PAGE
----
“Because I’m not so easily controlled.”

Allison met her angry glare. “Don’t you think automatically doing the opposite of what people want you to do is just as pathetic?”

Maggie jutted a round chin up defiantly. “How so?”

“Think about it, Maggie. When you follow everyone’s command, you don’t have to think, right? You become a sheep. When you automatically do the opposite of what they tell you, you don’t have to think either. You end up in the same place.”

She shook her head. “Nice try.”

“Hey, look, I have no idea what this little routine between you and your folks is. You don’t want to cooperate? Fine by me. I wish you the best.”

Allison reached for the doorknob.

Maggie ran to block her exit. “Wait.”

This close, Maggie smelled of strawberry shampoo and patchouli. A strange mix, Allison thought, the trappings of a teen caught between childhood and the need to assert her independence. Not so atypical, no matter how Hank had painted her.

Allison said, “Tell me why I should stay.”

“Because if you leave, they’ll lock me up. Daddy already told me the next step is boarding school. Somewhere far away.”

“So they did tell you about me.”

Maggie looked down at her black combat boots and shuffled her feet like a schoolgirl waiting in the cafeteria line. “Not exactly. My mother said my last chance was on her way over.”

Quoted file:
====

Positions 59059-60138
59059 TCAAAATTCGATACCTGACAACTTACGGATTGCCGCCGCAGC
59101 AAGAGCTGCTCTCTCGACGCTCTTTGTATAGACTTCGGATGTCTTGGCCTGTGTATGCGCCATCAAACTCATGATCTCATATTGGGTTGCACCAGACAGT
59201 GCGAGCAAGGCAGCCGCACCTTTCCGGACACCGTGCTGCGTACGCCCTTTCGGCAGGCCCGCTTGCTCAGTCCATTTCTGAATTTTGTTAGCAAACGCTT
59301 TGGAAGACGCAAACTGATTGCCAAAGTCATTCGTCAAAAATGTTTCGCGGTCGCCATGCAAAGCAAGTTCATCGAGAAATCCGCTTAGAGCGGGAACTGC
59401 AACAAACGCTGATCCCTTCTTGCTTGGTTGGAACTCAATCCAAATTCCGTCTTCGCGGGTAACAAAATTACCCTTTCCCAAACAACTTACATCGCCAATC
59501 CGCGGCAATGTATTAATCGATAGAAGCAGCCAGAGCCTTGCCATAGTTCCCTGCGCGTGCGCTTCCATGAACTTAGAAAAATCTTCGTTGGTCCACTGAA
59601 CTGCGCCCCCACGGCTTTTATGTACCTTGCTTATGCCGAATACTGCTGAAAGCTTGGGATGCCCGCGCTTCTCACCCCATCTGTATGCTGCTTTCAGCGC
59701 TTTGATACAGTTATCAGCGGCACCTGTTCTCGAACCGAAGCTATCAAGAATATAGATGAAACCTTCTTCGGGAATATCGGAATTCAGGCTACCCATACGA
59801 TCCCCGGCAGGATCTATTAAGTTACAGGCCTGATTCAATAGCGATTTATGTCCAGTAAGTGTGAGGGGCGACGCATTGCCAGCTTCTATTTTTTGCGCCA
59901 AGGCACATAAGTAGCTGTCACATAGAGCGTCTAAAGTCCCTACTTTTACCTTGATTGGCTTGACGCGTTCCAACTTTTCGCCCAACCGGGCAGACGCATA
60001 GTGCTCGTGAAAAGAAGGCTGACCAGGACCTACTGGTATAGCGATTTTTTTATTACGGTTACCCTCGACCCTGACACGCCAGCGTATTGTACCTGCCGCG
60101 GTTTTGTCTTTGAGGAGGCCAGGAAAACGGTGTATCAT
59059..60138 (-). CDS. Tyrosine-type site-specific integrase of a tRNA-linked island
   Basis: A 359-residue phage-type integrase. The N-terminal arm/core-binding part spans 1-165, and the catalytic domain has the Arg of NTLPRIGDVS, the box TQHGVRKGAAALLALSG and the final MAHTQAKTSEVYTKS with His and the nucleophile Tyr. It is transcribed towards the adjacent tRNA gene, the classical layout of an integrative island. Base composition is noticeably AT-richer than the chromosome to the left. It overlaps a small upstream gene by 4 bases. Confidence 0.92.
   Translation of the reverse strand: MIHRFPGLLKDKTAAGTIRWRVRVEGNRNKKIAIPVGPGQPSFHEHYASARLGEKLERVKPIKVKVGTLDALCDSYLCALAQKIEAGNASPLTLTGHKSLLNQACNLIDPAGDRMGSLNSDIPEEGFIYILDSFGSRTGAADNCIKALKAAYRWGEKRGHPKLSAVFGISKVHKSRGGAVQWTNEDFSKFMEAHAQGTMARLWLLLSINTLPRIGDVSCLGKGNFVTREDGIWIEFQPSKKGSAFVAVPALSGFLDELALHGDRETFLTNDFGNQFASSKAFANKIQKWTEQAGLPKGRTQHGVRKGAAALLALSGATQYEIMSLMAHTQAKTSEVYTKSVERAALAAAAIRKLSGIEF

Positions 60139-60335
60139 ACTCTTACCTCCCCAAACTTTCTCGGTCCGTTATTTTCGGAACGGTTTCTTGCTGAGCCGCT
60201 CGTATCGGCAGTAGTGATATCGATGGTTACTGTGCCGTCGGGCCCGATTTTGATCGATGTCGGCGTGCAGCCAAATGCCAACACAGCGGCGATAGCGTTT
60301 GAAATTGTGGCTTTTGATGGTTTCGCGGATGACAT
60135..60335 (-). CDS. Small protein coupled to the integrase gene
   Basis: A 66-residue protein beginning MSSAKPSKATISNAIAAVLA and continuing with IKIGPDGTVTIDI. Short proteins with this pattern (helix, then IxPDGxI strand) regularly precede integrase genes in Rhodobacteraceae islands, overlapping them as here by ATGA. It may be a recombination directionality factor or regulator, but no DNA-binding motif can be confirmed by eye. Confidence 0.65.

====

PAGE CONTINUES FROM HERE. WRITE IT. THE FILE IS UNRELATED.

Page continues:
Great. Allison leaned against the door. She didn’t want to be this kid’s last chance. She didn’t want to be anyone’s last chance. She took another look at Maggie. This was not an abused teen, like Violet. This was not a girl who had no one else to turn to. This was a spoiled, alienated teenager in need of a firm hand and some self-esteem. And that’s what Allison did well. Her mind flashed to Hank McBride at their first meeting, at the cold way he’d referred to his own daughter as a misfit. Allison swore under her breath. Get a grip, Al, she thought. You’ve dealt with the worst the Main Line has to offer. You can handle this kid.

When Maggie refused to look at her, Allison touched her chin, gently, and pulled it forward so Maggie would meet her eyes. “Seems each of us has something at stake. Shall we give it a go? What do you say, Maggie?”

Maggie’s momentary panic seemed to have evaporated, replaced with cocky defiance. She gave Allison an appraising glance, head to toe and back up again, one that echoed Hank’s mannerisms the day before.

“I say you’re stuck-up and in it for yourself. But because I have no other choice, I’ll do it. You should know now, though, that I’ll never be like you. I like who I am and I won’t let my father change that.”

“Fair enough.” Allison could feel the tension in her shoulders snake down her spine. She thought of Hank’s smile, the way he dominated his wife, not so different from the way her own father had ruled their household. “Clearly we both have a challenge ahead of us.”

My Book Review: